The rejection algorithm method can be an efficient way to infer distributions of genetic and demographic parameters using polymorphism data (Ramakrishnan et al.
). In this approach values for a parameter of interest are simulated from a prior distribution and accepted with a probability proportional to their likelihood. Since likelihoods are difficult to compute directly, approximate simulation methods have been developed wherein summary statistics are used in place of the full dataset, and the candidate parameter value is accepted based on the values of the statistics (Tavaré et al.
). Bayesian statistics incorporate the use of prior information in the form of distributions of parameters of interest. The rejection algorithm method has been extended by simulation of parameter values from prior distributions and by coalescent simulation of gene genealogies given these parameter values (Pritchard et al.
). Summary statistics calculated from these simulated genealogies can be compared with summary statistics calculated from observed data, and if the simulated summary statistics fall within a specified tolerance of the observed summary statistics, the parameter values are accepted to form a sample from the posterior distribution. The combination of summary statistics in place of the full dataset and Bayesian prior distributions is termed approximate Bayesian computation. Approximate Bayesian methods using summary statistics can deal with complex models and provide estimates of parameter values of interest under any model (Excoffier and Heckel, 2006
). REJECTOR implements an approximate Bayesian method termed rejection-based approximate Bayesian inference (Beaumont et al.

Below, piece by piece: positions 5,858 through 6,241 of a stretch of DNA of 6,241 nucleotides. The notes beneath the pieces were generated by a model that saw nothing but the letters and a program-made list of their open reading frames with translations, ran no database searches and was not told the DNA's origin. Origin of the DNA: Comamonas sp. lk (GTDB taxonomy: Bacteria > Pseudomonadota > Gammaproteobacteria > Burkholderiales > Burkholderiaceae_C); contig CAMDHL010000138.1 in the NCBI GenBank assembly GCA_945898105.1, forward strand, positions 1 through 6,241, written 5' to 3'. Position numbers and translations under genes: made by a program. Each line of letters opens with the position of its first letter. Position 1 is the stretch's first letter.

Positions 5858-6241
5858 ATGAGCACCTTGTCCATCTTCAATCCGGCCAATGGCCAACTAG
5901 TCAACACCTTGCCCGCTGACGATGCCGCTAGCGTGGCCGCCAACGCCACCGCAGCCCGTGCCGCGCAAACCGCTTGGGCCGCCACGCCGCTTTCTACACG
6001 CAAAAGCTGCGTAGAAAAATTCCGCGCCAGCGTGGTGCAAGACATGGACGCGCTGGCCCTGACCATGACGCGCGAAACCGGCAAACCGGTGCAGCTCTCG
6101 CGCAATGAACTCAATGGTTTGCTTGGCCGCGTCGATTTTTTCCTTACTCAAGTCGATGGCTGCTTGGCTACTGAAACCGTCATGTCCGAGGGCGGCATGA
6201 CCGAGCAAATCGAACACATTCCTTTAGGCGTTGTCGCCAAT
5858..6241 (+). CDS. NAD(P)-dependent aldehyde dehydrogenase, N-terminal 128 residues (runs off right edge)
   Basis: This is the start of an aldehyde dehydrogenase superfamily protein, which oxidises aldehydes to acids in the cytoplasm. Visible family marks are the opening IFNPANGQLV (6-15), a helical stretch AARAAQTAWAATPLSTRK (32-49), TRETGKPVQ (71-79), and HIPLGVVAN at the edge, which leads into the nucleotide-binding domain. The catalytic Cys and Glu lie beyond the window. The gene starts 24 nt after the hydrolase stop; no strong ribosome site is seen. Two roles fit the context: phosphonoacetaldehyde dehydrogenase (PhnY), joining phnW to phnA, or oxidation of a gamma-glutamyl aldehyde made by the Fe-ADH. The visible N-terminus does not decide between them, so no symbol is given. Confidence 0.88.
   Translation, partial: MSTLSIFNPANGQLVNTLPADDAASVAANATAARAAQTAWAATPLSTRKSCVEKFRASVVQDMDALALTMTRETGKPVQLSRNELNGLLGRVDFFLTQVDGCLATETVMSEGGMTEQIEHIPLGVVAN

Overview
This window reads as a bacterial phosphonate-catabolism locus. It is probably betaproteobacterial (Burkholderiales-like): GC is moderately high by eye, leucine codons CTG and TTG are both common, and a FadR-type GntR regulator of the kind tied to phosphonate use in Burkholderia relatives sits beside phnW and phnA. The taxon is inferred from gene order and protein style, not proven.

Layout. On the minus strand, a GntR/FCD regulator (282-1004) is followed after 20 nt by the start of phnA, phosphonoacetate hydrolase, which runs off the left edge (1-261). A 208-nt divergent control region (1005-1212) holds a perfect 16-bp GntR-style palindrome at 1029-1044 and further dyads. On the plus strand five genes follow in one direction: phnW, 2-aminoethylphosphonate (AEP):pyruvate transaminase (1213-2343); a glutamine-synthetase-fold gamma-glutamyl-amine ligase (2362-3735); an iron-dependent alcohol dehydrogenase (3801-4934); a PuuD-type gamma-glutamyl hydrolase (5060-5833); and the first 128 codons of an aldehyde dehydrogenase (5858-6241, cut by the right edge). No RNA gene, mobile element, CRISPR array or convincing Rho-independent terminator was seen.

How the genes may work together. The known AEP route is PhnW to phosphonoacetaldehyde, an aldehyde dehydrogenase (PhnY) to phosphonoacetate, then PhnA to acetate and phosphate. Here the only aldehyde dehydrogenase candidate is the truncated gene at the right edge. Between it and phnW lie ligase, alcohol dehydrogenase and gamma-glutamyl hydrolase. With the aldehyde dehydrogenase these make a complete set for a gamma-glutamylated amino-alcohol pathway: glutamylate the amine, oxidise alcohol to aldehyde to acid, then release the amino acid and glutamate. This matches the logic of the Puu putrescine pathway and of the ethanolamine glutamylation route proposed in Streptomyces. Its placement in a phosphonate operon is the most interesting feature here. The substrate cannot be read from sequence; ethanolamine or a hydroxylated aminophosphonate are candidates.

), for inferring population history.
REJECTOR calculates summary statistic values from observed data, then simulates a series of population histories from prior distributions for parameters of interest (e.g. time of divergence, population size and migration rate) and calculates summary statistic values for each simulated population history. REJECTOR accepts a simulated population history if its summary statistic values fall within a user-specified tolerance value of the values calculated from the experimental data. The parameter values of the accepted histories form posterior distributions that can be used to make estimates of the true parameter values. In addition to parameter estimation, REJECTOR can be used to compare alternate models of population history by comparing the proportion of accepted simulated histories generated by each model.
REJECTOR uses any number of unlinked blocks of genetic data, each containing any number and combination of SNP/UEP, microsatellite and sequence loci. REJECTOR makes use of the extant SIMCOAL2 (Laval and Excoffier, 2004
) software for coalescent simulation, an updated version that allows for multiple blocks of linked loci. Comparisons can be made using a wide array of summary statistics. REJECTOR allows the user to jointly analyze different categories of genetic data simultaneously. Because each iteration of a rejection algorithm-based simulation is independent of all others, the computational work can be divided amongst multiple processors. A recent advance in Bayesian simulation, sequential Monte Carlo promises improved efficiency in rejection-based methods via the propagation of parameter values through a series of intermediate distributions with decreasing tolerance values (Sisson et al.
), but this iteration of the REJECTOR software does not include this feature.